32 Flavors of Remote Work

By: Kelly Schuknecht

Remote work comes in a variety of different flavors:

  • the occasional telecommuter who works in a co-located office and works from home once in awhile,

  • the remote employee who works for a large company with several locations that allows some positions to work from home,

  • the freelancer who juggles multiple clients and works from anywhere with an internet connection,

  • the employee of a distributed company with co-workers spread out all over the globe,

  • and the list goes on.

Technology has opened up a world where clocking in from 9-5 is no longer the norm, and all varieties of remote workers are now taking full advantage of those benefits. The “cherry on top,” so to speak.


Digital nomad vs. remote employee

At first glance, a digital nomad and a remote worker might seem the same. Give them each a laptop and an internet connection, and work happens, whether it be on the beach, in a coffee shop or in a home office. So, is a digital nomad the same as a remote employee and vice versa? The short answer is: maybe, sometimes, kind of...

It all comes down to what we value, our lifestyle choices, and how we want to be labeled. A digital nomad uses wireless internet and technology to work wherever they live or travel. So does a remote worker. The main difference is that digital nomads place more emphasis on freedom and travel, while a remote employee might place more value on stability.  

A digital nomad might be a freelancer, an entrepreneur, or a remote employee. They might run their own business or be employed by a company. A remote employee, on the other hand, is employed by a company. They might identify as a digital nomad, or they might not.


The pros and cons of each

Digital nomadism as a freelancer or entrepreneur comes with a number of perks. You can travel, choose your own hours, and hopefully even be selective with your clients.  On the other hand, the work and income may not always be steady. If you’re doing freelance work for a company, you may feel like an outsider and not part of the team. Freelancers and entrepreneurs also don’t have employee benefits, such as health insurance, retirement, paid vacation, and sick time.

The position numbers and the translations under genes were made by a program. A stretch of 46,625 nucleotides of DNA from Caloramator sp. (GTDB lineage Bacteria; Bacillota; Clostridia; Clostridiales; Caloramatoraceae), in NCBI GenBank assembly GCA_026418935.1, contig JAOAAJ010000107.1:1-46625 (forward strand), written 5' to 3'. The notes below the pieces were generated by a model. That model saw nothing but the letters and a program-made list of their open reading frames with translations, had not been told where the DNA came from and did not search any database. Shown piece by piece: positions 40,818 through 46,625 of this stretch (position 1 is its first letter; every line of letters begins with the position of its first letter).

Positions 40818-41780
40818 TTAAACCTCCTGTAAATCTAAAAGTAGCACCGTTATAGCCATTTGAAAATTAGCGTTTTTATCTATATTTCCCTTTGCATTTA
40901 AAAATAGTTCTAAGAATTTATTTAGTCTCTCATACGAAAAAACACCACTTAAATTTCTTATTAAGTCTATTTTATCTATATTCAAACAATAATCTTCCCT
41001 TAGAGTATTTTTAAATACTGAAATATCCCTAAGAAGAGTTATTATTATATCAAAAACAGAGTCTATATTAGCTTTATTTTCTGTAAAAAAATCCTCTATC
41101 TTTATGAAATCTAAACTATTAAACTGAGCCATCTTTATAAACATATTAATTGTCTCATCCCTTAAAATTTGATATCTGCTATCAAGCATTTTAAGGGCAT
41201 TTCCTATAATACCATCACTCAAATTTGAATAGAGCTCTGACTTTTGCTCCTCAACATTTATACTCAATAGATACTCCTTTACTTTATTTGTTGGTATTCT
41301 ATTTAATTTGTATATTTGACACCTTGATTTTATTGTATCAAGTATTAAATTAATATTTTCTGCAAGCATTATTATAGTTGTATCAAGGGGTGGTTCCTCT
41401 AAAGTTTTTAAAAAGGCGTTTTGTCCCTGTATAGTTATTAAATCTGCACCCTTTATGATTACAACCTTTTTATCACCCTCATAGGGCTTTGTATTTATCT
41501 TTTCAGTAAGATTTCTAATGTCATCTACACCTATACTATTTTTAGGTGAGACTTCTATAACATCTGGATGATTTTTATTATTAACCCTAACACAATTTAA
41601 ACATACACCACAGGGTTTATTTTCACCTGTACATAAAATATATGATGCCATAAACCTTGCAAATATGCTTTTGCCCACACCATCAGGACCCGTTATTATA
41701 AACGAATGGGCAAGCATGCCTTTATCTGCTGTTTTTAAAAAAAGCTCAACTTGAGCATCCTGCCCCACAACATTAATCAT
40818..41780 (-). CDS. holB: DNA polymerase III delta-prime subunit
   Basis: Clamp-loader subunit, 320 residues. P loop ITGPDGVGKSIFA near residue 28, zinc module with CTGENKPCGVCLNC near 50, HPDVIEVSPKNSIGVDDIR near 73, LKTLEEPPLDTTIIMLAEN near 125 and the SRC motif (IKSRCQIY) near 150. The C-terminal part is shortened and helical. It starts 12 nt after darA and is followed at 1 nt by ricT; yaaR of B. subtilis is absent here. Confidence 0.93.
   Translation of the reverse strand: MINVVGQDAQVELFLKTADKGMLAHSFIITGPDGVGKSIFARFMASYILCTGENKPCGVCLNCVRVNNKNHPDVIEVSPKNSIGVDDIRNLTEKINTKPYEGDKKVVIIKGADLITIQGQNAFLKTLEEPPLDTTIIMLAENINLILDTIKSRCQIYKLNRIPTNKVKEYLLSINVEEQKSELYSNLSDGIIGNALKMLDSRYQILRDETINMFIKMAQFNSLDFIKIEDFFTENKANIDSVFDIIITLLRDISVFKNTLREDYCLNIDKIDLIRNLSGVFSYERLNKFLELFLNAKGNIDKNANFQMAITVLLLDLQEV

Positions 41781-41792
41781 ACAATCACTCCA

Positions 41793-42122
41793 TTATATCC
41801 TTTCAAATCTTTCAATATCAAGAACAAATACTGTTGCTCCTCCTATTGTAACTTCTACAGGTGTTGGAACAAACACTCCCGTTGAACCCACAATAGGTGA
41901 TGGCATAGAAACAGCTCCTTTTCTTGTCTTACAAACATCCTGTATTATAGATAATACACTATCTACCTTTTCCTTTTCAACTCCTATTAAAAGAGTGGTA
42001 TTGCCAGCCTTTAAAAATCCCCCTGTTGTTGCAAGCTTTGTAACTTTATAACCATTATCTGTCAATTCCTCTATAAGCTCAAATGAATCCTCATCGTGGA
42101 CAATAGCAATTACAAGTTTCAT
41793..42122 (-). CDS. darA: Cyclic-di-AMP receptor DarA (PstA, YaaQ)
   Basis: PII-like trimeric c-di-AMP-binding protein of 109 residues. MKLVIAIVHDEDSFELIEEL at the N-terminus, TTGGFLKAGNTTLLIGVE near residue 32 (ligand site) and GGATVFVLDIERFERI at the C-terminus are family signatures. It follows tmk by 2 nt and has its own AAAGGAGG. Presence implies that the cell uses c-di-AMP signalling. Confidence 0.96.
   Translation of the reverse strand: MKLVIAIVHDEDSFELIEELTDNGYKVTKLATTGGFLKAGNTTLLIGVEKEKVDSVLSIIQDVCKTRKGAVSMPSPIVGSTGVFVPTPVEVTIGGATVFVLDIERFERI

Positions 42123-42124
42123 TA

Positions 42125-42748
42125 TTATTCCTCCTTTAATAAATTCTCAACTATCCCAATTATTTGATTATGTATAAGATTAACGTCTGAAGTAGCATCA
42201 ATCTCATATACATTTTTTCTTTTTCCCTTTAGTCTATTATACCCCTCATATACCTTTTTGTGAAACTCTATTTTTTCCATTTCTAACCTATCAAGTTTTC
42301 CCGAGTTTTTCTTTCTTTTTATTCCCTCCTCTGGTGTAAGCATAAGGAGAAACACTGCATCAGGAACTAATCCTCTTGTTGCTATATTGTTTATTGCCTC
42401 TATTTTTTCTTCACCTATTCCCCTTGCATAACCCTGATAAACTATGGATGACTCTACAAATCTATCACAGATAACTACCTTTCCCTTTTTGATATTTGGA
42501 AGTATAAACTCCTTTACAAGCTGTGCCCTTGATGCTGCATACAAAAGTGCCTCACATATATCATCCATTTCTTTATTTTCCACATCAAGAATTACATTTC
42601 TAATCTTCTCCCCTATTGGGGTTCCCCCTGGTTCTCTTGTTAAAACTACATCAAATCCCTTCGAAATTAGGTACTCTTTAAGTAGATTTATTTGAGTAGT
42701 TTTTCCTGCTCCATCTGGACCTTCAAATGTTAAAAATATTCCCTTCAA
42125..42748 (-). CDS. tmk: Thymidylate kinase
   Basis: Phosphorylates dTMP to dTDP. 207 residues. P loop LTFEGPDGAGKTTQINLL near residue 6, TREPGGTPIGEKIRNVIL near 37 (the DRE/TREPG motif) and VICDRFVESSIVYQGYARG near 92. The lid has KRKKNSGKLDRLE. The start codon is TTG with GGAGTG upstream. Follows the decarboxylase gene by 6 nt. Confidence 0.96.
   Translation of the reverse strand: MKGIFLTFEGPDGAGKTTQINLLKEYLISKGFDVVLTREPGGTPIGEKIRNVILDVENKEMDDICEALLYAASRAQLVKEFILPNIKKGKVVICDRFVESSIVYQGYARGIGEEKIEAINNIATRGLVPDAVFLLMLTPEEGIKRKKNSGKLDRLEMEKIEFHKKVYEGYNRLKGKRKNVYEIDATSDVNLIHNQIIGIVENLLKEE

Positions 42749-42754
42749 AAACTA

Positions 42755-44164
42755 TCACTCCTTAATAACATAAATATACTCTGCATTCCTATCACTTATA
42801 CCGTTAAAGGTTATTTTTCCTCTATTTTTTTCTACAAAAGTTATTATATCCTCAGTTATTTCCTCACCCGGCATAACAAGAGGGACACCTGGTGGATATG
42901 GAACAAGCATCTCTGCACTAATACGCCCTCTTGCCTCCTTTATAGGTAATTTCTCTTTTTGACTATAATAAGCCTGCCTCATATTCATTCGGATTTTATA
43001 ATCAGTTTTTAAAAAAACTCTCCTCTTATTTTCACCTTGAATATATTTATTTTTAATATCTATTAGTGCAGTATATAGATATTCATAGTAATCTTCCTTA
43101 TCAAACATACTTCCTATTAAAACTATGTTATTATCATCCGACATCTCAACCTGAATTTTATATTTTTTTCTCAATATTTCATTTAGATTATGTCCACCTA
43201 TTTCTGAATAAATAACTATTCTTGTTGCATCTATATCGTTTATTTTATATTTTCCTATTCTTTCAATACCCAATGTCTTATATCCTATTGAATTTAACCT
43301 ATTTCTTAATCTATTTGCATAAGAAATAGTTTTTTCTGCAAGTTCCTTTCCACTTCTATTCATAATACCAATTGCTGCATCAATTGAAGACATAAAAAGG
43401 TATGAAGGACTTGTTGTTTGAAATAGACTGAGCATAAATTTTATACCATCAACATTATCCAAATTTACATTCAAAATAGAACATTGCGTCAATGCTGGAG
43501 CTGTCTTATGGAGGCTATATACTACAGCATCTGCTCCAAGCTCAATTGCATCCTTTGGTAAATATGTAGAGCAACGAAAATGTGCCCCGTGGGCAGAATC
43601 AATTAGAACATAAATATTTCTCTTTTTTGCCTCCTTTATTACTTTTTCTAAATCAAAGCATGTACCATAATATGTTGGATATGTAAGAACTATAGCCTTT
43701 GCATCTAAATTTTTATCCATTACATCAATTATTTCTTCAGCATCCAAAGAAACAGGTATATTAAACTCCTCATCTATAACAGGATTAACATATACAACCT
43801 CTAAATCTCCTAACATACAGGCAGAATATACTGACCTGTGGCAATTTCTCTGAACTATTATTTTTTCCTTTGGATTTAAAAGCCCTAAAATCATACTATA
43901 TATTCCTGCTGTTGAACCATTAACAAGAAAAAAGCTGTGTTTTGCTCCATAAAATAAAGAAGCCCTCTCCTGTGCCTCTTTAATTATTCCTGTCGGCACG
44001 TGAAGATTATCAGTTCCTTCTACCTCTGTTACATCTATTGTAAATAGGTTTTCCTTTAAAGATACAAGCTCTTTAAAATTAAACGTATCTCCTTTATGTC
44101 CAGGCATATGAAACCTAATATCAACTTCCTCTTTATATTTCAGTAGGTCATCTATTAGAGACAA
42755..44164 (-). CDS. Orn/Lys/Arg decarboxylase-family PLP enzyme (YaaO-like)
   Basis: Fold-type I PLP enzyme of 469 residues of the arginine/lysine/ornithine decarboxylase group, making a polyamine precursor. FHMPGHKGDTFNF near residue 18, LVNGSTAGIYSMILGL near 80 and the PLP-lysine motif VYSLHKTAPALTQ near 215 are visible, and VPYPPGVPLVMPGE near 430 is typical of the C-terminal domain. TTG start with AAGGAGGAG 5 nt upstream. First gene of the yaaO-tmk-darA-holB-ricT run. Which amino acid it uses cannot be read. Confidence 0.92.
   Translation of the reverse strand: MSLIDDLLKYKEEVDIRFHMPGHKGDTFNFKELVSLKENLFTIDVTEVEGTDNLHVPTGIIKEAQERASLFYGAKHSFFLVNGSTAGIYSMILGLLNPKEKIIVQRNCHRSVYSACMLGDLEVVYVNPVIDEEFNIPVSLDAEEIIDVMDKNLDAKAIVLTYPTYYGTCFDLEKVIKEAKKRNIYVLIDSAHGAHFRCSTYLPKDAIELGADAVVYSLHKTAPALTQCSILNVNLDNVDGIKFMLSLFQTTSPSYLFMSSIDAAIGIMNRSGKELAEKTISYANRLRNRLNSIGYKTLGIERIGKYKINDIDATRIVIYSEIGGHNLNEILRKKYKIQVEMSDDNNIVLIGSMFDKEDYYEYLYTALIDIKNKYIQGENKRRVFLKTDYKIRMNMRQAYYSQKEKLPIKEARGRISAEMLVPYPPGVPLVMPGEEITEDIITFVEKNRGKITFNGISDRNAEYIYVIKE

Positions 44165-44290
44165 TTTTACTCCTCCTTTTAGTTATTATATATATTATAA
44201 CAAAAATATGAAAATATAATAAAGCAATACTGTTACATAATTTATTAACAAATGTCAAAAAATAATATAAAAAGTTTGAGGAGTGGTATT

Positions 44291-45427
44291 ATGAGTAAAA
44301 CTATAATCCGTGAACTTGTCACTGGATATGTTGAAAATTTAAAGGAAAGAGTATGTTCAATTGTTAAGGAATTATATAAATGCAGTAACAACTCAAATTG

A remote employee may have the flexibility with their schedule to travel depending on the company they work for. They have a stable income, employee benefits, and a sense of connectedness within their company. If the company doesn’t allow for flexibility with their schedule, however, they may not be able to live a nomadic lifestyle. Plus there is some risk that comes with working in an environment where the culture is unhealthy or coworkers are unreliable.  


The beauty of “free-range work”

Being a digital nomad versus being a remote employee ultimately comes down to how we see ourselves. The beauty of free-range work is that we don’t have to decide to be one or the other forever. One person might choose to freelance and live the digital nomad lifestyle for a few years and then land their dream job in a distributed company where they can continue traveling (or not) if that’s what they want to do. Another person might quit their day job and test the waters as a location independent entrepreneur, developing their own company, designing their life and career as they go.  

It’s important to acknowledge here that freelancers can be susceptible to less than ideal conditions. The constant hustle of coming up with a steady clientele can be draining for some people, not to mention the harsh reality of dealing with clients who don’t pay. We at Yonder feel strongly that freelance workers, whether identifying as a digital nomad or not, don’t have to make concessions to working remotely.

We believe that anyone anywhere should be able to work remotely if that’s what they want to do. If you have the drive to work remotely, you have the ability to try all the different flavors of remote work to see what fits you and your lifestyle. Your “flavor of choice” may change and evolve over time. There’s a tremendous amount of freedom in simply knowing that with remote work you have the choice to design your career around what works for you. And when you get to choose what’s right for you, it can feel like eating a hot fudge sundae every day!  


Resources for Digital Nomads and Remote Workers

Nomad City is a yearly event focusing on location independent entrepreneurs, remote work, and distributed companies. It’s a fantastic opportunity to network with other entrepreneurs and remote workers from around the globe.  

Yonder offers a newsletter with weekly tips for remote workers, as well as a podcast where you can learn from remote team leaders. Yonder also offers a round table conference designed to bring together leaders of distributed companies to share and learn from one another.